Stainless steel is essential
Stainless steel in its various grades supports many essential applications in our modern world from transportation, buildings, bridges, water pipes and industrial processes to medical uses, food processing and preparation.
What is stainless steel?
Like all types of steel, stainless steel is not a single metal but an alloy, made from two or more separate elements alloyed or ‘melted’ together.
Stainless steel was invented early in the 20th century when it was discovered that adding a certain amount of the metal chromium (usually a minimum of 10.5%) to ordinary steel gave it a bright shiny finish and made it highly resistant to tarnishing and rusting.
This rust-resisting property which we now call ‘corrosion resistance’ sets stainless steel apart from most other forms of steel.
Stainless steel is the generic name for several grades of steels used primarily for their resistance to corrosion. All contain a minimum of 10.5%, by mass, of chromium. Although other metals, particularly nickel and molybdenum, are added to improve corrosion resistance, chromium is the essential element that makes steel stainless.
Chromium, making steel stainless
The corrosion resistance and shiny lustrous appearance of stainless steel is created by an extremely thin, continuous, chromium-oxide film which spontaneously forms on the surface of the steel, in the presence of air and prevents iron from oxidation.
This film renders the surface inert to chemical reaction, thus protecting the steel from corrosive attack. Should the surface be damaged or scratched, the ‘passive’ layer instantly re-forms. Thanks to chrome, stainless steel literally self-heals. In fact, chrome is the one ingredient that makes stainless steel ‘stainless’ whatever the grade.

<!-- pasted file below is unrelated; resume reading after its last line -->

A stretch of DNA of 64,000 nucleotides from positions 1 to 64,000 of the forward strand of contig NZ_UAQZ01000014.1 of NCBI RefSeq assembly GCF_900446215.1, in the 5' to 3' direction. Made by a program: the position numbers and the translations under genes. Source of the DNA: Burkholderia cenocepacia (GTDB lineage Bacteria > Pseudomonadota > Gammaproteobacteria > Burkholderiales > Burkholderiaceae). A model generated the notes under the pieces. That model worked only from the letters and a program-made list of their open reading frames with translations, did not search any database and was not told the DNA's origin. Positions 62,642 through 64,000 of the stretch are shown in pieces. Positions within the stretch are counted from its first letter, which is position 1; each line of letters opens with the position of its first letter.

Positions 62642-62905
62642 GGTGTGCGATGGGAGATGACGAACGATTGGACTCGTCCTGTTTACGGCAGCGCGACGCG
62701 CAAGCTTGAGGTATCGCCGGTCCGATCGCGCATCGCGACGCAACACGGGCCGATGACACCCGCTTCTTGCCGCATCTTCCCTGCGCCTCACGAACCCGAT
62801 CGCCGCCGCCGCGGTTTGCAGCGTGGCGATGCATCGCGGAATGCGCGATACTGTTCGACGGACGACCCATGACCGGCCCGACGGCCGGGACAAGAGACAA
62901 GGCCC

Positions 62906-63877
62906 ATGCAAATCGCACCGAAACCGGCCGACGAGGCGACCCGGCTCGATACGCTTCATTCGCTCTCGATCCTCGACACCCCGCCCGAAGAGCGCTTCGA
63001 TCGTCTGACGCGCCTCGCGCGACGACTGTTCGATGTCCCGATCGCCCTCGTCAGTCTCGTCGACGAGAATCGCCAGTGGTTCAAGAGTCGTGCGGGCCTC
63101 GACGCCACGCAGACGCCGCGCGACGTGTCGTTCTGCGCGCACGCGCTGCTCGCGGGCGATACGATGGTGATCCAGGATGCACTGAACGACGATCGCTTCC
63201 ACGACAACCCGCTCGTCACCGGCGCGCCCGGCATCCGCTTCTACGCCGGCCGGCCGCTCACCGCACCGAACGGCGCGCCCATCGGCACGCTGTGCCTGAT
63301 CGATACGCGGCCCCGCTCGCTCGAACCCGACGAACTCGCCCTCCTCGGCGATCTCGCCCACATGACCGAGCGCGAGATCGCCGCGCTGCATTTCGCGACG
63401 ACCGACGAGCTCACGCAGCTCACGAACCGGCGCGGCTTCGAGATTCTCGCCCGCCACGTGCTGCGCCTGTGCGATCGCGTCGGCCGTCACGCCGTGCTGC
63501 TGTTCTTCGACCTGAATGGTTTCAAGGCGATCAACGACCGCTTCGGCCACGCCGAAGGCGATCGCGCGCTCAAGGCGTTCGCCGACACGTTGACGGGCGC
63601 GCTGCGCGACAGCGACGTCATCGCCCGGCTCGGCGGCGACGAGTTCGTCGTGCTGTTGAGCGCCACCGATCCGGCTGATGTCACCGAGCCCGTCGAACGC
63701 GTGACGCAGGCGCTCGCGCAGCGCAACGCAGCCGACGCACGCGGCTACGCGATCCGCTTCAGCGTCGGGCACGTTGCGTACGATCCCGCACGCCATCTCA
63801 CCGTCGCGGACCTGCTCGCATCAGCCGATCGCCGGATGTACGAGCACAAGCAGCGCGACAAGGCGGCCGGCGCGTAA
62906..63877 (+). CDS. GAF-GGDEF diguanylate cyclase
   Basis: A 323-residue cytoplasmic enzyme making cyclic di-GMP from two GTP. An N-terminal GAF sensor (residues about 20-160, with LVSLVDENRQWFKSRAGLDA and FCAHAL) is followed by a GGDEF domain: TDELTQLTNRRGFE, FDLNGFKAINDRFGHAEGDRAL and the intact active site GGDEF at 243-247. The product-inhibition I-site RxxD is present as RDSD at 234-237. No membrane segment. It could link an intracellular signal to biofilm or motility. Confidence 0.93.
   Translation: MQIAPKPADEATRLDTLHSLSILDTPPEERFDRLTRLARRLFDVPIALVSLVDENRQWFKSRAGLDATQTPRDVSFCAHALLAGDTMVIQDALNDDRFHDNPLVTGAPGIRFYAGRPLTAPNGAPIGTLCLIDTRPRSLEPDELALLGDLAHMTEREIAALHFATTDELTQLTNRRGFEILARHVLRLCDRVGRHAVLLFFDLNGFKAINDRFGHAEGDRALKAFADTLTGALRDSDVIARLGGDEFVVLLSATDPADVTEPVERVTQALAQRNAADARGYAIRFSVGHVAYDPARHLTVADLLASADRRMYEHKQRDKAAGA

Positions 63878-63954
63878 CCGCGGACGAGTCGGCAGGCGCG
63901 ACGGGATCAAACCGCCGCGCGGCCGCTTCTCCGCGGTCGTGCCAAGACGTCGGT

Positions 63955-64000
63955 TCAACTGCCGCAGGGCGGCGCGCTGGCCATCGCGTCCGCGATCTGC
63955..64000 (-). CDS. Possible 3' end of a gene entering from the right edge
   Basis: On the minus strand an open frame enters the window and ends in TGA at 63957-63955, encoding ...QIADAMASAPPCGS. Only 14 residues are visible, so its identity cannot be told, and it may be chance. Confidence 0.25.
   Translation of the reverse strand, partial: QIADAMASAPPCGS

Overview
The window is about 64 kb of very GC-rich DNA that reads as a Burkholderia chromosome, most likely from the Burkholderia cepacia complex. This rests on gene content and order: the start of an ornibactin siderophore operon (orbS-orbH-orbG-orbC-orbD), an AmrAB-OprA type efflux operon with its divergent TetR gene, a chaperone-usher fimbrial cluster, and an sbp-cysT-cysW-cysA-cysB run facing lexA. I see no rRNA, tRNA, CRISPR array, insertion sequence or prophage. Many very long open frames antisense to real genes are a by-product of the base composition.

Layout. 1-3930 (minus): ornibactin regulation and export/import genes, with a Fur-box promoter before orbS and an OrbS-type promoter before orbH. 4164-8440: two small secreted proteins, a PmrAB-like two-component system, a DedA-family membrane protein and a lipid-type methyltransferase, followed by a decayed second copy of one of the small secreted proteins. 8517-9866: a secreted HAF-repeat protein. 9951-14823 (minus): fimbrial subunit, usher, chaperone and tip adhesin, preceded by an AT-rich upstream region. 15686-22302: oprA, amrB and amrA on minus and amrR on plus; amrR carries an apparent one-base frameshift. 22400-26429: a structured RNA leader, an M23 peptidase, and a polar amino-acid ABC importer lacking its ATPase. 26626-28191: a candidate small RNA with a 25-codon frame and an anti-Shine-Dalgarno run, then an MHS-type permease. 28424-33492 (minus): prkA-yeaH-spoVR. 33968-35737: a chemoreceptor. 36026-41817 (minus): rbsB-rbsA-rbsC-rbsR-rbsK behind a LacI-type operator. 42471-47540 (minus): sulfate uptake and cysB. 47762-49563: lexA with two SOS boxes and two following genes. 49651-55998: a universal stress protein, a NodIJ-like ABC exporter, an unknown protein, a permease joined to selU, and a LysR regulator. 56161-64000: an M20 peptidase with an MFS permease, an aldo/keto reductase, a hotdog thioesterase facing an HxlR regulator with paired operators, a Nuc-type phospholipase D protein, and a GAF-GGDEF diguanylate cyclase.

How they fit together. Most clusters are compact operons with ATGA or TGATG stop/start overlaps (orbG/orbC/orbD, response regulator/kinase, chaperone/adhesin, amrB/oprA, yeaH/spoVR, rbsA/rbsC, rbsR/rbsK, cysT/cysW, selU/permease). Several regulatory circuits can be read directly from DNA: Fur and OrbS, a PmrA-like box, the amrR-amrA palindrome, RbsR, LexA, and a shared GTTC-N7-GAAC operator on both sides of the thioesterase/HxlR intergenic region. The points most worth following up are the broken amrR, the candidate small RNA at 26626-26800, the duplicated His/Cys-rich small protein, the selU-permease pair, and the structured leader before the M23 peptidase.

Experiments have shown that the corrosion resistance of steel is improved only when the chromium content exceeds 10.5%. So, the chromium content in stainless steel is generally not less than 10.5%, and is around 18% on average.
Alloyed for lasting value
Discover more about the alloys used to make stainless steel.
Self repairing for lasting value
Discover the long-lasting benefits of stainless steel’s corrosion resistance when compared to carbon steel.
Stainless steel is everywhere
Kitchenware and safe food processing
Sanitaryware and outdoor equipment
Architecture, building, construction and urban furniture
Medical environments and equipment
Public water distribution, preventing leakage
Treatment plants for potable and wastewater
Components for automotive and aero engines
Chemical and petro-chemical plants
Fuel and chemical tankers
Manufacturing equipment for food and pharmaceutical products
Stainless steel – a sustainable material
Stainless steel is produced in various grades and supports many essential applications in our modern world from transportation, buildings, bridges, water pipes and industrial processes to medical uses, food processing and preparation. Stainless steel in its various grades is often selected as the sustainable material of choice for a myriad of domestic and industrial applications because of its recyclability, strength, toughness, durability, hygienic properties, and resistance to corrosion, heat, cold and blasts.
The global life cycle of stainless steels
Discover more about the stocks and flows of stainless steel in use:
Recycling stainless steel
Find out more about the recycling of stainless steel.
In addition to these numerous qualities, all types of stainless steel are 100% recyclable. Currently around 85% of stainless steels are recycled at end-of-life, either to become new stainless steel (56%) or a valuable iron source for carbon steels (29%).
Recycling is highly beneficial both economically and environmentally. The high value of stainless steel scrap makes it worth collecting and sorting, which is why it is recycled at such a high rate.
Reusing its valuable alloying elements reduces cost, resource depletion, environmental impacts as well as energy use. The high end-of-life recycling rate indicates how efficiently stainless steel is recycled from end-of-life products. In principle, and as long as product design and recycling technologies allow, stainless steels can be recycled infinitely. Scrap is a secondary raw material arising from product manufacturing processes as well as from finished products at the end of their life.